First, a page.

Superman by the Numbers – From SUPERMAN to MAN OF STEEL

     June 15, 2013

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This summer offers five superhero movies.  Such is common now, but the Comic Book Age is still a relatively recent phenomenon in cinema, one that traces its roots back to 1978.  Superheroes had appeared on the big screen before, but 1978’s Superman established the template for how to make a big superhero blockbuster.  The sequels ran the franchise into the ground over the next decade, by which point Batman took over the reins in 1989.  After a false start with Superman Returns in 2006, Warner Bros. is pulling out all the stops to revive the character with Man of Steel.  I try to capture that journey with Superman by the Numbers, a feature that provides a numbers-based snapshot of each Superman movie and its place in the filmography by looking at the box office, critical reception, and miscellaneous facts.

Hit the jump for a comprehensive review of Superman, Superman II, Superman III, Superman IV: The Quest for Peace, Superman Returns, and Man of Steel.


superman christopher reeve


Year: 1978
RT: 93%
Domestic Gross: $134 million

Superman II

Year: 1980
RT: 88%
Domestic Gross: $108 million

  •  superman-the-movie-poster1974 – Year when Ilya Salkind, his father Alexander Salkind, and their partner Pierre Spengler purchased the Superman film fights after a lengthy negotiation with DC Comics.  They teamed with Warner Bros. and decided to shoot Superman and Superman II back to back.
  • 500 – Pages of the first draft submitted by The Godfather screenwriter Mario Puzo for Superman and Superman II in July 1975.  When Richard Donner was brought in to direct, he decided the script was unusable: “It was a well-written, but still a ridiculous script.  It was 550 pages.  I said, ‘You can’t shoot this screenplay because you’ll be shooting for five years.’ … You know, 110 pages is plenty for a script, so even for two features, that was way too much.”  Donner brought in Tom Mankiewicz to rewrite the screenplay—Mankiewicz claims “not a word from the Puzo script was used.”  The WGA would not grant Mankiewicz a writing credit (the screenplay credit went to Puzo, David Newman, Leslie Newman, and Robert Newman), so Donner credited Mankiewicz as a creative consultant.
  • 200 – Unknown actors who auditioned to play Clark Kent/ Superman.  Originally, the producers wanted a star, identifying Muhammad Ali, Al Pacino, Steve McQueen, Clint Eastwood, and Dustin Hoffman as candidates.  James Caan, James Brolin, Christopher Walken, Nick Nolte, and Jon Voight were approached.  Neil Diamond and Arnold Schwarzenegger lobbied for the role with no success.  Robert Redford and Burt Reynolds turned down offers.   Paul Newman was offered a $4 million salary to play his Superman, Lex Luthor, or Jor-El, his choice, but declined.  They eventually resorted to wide-net auditions, including a screen test for Ilya Salkind’s wife’s dentist who resembled Superman.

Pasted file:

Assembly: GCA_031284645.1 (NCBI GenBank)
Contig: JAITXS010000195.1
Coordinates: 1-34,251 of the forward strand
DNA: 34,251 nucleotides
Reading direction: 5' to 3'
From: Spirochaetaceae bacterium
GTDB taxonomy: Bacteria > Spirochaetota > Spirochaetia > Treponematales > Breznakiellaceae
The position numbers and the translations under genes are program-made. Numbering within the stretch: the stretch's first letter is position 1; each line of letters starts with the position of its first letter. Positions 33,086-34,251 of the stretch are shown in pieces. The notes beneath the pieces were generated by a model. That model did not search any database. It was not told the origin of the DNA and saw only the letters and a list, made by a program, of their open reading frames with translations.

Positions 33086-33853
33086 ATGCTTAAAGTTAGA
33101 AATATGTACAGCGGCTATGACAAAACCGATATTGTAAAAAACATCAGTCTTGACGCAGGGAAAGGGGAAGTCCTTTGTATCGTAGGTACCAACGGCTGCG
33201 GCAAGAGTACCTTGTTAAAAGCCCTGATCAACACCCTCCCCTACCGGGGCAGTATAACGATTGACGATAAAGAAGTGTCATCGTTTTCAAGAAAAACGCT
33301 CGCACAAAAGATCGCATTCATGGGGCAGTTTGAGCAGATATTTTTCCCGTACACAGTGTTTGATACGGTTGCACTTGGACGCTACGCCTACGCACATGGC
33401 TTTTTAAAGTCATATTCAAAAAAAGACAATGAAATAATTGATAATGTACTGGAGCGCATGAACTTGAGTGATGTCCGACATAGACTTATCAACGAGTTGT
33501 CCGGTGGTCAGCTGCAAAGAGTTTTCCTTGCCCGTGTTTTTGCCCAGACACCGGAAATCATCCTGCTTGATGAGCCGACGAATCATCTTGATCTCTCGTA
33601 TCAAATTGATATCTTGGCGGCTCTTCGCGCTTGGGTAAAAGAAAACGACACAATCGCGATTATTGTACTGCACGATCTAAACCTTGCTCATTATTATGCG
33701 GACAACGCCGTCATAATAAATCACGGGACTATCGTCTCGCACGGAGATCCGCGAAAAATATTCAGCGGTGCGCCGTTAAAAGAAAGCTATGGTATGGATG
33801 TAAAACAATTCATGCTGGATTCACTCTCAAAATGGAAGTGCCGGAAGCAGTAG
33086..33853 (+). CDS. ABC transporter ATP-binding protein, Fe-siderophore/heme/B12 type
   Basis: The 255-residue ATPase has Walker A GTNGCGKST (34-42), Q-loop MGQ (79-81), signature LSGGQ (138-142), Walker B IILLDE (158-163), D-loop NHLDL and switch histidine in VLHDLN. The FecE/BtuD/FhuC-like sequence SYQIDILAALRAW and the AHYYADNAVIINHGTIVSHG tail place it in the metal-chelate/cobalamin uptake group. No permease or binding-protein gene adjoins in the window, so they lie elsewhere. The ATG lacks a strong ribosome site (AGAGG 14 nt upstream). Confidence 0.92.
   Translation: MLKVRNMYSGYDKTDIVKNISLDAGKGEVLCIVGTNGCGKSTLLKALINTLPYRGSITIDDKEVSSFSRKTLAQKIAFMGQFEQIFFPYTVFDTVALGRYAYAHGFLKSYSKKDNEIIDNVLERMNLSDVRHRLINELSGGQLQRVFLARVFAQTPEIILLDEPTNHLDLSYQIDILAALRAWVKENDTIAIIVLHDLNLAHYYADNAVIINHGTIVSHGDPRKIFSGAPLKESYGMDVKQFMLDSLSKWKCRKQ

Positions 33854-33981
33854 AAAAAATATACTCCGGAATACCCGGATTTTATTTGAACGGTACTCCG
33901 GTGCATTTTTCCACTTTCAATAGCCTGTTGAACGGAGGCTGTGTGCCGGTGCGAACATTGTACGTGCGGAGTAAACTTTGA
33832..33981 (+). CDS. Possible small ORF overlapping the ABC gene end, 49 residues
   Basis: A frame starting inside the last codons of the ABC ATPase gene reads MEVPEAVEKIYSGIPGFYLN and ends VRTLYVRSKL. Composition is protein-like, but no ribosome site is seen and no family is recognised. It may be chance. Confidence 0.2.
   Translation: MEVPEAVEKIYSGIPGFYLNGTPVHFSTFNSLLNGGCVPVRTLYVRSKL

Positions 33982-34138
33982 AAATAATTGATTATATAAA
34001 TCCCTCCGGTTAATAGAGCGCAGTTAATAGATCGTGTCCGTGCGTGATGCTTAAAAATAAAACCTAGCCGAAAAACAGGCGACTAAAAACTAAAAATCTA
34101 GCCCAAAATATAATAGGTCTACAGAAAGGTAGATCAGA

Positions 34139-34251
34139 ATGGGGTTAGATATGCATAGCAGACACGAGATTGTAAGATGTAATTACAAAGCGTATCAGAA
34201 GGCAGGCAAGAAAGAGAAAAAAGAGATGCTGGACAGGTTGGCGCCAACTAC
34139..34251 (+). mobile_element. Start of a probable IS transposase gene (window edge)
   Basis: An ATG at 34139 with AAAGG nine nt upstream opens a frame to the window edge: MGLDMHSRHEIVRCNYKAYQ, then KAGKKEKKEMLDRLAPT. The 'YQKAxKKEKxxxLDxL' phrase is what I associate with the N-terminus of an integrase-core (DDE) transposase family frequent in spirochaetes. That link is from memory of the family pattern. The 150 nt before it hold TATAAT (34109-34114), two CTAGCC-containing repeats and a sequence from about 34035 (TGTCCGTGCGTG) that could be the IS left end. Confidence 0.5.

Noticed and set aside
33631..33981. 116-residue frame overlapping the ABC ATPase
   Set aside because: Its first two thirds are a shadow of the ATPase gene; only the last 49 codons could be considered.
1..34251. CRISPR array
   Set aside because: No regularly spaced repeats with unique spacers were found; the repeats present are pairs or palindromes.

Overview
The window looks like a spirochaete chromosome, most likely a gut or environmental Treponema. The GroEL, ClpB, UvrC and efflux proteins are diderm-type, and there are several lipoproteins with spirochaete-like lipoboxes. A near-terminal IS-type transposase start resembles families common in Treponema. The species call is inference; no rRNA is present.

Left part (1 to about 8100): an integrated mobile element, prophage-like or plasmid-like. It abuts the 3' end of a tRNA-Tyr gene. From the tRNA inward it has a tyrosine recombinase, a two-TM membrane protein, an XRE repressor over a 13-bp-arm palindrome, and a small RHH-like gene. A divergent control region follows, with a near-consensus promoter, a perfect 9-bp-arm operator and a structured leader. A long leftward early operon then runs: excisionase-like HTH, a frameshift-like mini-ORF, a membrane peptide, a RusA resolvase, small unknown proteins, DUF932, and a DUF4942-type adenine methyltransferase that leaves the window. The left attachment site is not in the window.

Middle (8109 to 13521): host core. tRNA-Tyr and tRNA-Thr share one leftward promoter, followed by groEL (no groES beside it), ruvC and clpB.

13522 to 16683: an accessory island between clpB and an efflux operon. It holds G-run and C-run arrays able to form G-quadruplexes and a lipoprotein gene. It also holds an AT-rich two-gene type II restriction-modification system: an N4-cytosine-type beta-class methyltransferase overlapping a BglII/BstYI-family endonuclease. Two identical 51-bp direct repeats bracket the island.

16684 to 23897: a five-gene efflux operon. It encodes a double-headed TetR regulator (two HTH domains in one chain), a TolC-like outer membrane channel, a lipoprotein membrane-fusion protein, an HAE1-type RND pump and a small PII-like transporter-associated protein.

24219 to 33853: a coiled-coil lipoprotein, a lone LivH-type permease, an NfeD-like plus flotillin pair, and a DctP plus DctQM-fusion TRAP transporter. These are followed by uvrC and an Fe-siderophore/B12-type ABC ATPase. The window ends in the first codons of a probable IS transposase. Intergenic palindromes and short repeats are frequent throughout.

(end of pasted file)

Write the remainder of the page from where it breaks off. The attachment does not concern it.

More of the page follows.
• 42 – Pounds Christopher Reeve gained to play Superman.  Reeve was suggested early on and had the right look, but the producers felt he was too skinny at 6’4″, 170 pounds.  Ilya Salkind kept coming back to Reeve in his book of headshots: “Jesus, this guy looks so good, and also he’s got this neck.  He had this big neck, and Superman has a big neck.  So then I said ‘Why the hell couldn’t he be built up?'”  Reeve bulked up to 212 pounds for filming.
  • 12 – Days in which Marlon Brando was contracted to shoot all his scenes.  Brando was paid a $3.7 million salary plus 11.75% of the box office gross to play Superman’s father Jor-El.  Ilya Salkind estimates Brando made $19 million.  (Salkind joked, “Paul Newman found out later and he almost had a heart attack.”  Newman had a similar package on the table if he signed on.)  Brando still sued Warner Bros. and the Salkinds for $50 million because he felt he was not paid his share of the profits.  Brando’s scenes were completely removed from Superman II, to avoid the high fee he demanded to use the footage.
  • 19 – Months of filming, beginning in March 1977.  Filming was scheduled for just 7-8 months to shoot both Superman and Superman II.  However, the shoot grew longer and more expensive than the producers expected, leading to tensions with Donner.  At the time the Salkinds and Donner stopped speaking to each other, the Salkinds hired director Richard Lester as a co-producer to be a mediator between Donner and the producers.  Salkind explained, “Being there all the time meant [Lester] could take over.  [Donner] couldn’t make up his mind on stuff.”  Lester also had a troubled relationship with the Salkinds—he was suing the Salkinds for owed money for their prior collaboration on The Three Musketeers and The Four Musketeers.  Donner came to believe Lester was on his side : “I didn’t trust Lester, and I told him.  He said, ‘Believe me, I’m only doing it because [the Salkinds are] paying me the money that they owe me from the lawsuit.  I’ll never come onto your set unless you ask me; I’ll never go to your dailies.  If I can help you in any way, call me.”  In turn, Lester did not accept a producing credit for his work.